"Eyewitness news" is starting to really be eyewitness news as the number of amateur video enthusiasts grows.
According to the latest estimates, 39% of American homes with television sets also have videocassette recorders. In the wake of the VCR success, a video-camera boom is developing, particularly with the advent earlier this year of VHS and 8mm models that weigh less than five pounds. With prices expected to fall, those video "camcorders" should become even more popular.
And as they proliferate, cameras bought to tape vacations and record the kids' growth are also playing unexpected roles. One of those roles was demonstrated last Sunday in the TV coverage of the Cerritos air disaster.
Some local stations and networks supplemented their footage of the tragedy with shots taken by at least two non-professionals. One of the amateurs was a Cerritos resident, Dean Gross, who took dramatic shots of the inferno just minutes after the crash. According to Tom Capra, news director at KNBC-TV, Channel 4, the tape was purchased by that station (and for the NBC network) for $500.
Scott Weimer of Buena Park also provided tape of the disaster's aftermath to KNBC and to KTTV Channel 11, though he arrived at the scene "just as the firemen were knocking it down," he told The Times. "They did an excellent job."
Weimer should know. He's a fireman himself for the Buena Park department. Coincidentally, he also was at the similar San Diego air disaster eight years ago; he was with the Fallbrook department then and his company was one of the many called on to help out. This time, though, he was off-duty and driving on the freeway when he spotted the rising black smoke from the Aeromexico crash.
"I do a little video work in my spare time for small Orange County businesses," said Weimer, "and I had one of my two cameras in the car with me--a Panasonic VHS model." The news media still hadn't arrived when Weimer shot his tape. He made several copies at home and passed them on to the stations without charge (though he says KTTV has indicated it will pay him $100). He believes other stations also used some of his tape, though he is not sure how they got it.
On a somewhat less somber note, on Monday the Cable News Network, the syndicated British Independent Television News and other TV news services showed some startling tape shot by a free-lancer at the zoo on Jersey in the Channel Islands.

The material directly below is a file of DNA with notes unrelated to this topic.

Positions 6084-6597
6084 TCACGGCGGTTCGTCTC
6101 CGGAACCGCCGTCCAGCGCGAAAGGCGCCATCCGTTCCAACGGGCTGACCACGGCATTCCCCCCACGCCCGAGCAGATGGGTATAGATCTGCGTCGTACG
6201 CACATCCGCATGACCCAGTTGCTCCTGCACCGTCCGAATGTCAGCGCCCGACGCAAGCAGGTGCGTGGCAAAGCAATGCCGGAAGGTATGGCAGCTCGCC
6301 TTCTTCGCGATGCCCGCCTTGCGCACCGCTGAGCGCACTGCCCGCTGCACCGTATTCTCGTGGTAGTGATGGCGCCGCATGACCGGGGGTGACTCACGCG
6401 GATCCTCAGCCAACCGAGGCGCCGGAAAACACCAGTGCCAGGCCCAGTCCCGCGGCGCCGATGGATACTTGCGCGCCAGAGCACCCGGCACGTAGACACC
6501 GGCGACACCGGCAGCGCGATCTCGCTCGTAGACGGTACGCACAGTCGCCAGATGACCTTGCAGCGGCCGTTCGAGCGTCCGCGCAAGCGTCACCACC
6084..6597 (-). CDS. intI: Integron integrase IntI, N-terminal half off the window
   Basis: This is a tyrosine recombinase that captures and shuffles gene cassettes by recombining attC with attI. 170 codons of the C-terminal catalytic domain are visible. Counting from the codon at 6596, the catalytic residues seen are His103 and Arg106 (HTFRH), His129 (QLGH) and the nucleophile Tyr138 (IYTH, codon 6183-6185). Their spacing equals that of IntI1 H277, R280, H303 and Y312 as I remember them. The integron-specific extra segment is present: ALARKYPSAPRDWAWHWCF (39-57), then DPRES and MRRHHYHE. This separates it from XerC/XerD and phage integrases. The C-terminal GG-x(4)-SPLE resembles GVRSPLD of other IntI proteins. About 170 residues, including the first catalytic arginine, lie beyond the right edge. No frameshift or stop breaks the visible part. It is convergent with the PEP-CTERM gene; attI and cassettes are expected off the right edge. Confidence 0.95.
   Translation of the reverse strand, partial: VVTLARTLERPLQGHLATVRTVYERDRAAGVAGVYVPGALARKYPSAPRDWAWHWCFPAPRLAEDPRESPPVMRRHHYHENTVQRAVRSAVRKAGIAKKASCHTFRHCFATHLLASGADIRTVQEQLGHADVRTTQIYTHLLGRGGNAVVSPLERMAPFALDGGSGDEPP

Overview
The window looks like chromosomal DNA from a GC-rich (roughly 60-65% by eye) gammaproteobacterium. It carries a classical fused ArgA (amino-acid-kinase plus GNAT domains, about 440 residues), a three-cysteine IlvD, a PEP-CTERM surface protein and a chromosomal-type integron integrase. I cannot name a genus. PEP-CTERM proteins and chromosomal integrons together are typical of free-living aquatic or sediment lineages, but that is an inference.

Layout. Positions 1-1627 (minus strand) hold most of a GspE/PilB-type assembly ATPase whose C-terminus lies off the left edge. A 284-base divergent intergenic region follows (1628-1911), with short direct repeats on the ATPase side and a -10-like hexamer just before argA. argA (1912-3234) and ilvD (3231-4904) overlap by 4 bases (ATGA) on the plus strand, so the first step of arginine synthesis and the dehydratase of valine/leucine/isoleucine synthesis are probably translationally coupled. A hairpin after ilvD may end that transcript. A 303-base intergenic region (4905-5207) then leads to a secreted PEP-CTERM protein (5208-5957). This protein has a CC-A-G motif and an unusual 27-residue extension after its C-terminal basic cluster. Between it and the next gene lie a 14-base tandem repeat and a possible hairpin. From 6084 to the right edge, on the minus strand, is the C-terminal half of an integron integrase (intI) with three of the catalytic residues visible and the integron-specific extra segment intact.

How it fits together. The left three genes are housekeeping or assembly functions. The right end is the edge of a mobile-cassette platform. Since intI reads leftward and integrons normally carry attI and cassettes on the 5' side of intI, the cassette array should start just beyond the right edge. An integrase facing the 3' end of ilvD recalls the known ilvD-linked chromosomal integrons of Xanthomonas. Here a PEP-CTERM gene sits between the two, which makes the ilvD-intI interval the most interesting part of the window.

According to a CNN spokeswoman, a 5-year-old boy named Levan Merritt had been placed on top of the railing of the gorilla pit to get a better view and fell in. The big male gorilla Yambo examined the unconscious boy and stroked his head in puzzlement. Then the boy woke, looked up and shrieked--sending the gorillas scurrying away in fright. Zookeepers then entered the area and removed the boy, who suffered a broken arm and head injuries from the fall.
All of those sights and sounds, except for the actual fall, were caught by someone who just happened to bring a consumer-style video camera to the zoo that day--and took the footage to the local station, Channel TV, which then passed it on to other news services. "The quality of the tape was very good," the CNN spokeswoman said. "We believe that it was a Sony Beta camera."
Fireman/cameraman Weimer (who does not, he noted, use his video equipment at the department) also pointed out that non-professional videotaping might eventually save lives. "If someone just happened to catch on video the beginning of a fire, or the actual collision of two planes, it could be a big help in analyzing what went wrong."
At KNBC-TV, Capra said that we should expect to see more eyewitness footage as the video revolution progresses. Of course, there's nothing new about the media using amateur material; still photos and film have been bought from non-staffers for decades. But video is special, Capra noted: "It's accessible right away. When people bring in film, it has to be processed before we can see it. With videotape, we can look at it immediately and determine whether we want to use it. Here at KNBC we have machines for every type of format, and the ability to transfer whatever's brought in to three-quarter (industrial-format) tape."
And when Capra, the son of renowned movie director Frank Capra, goes on vacation, what kind of camera does he prefer to use--video or film? "Neither," he laughed. "I just shoot stills."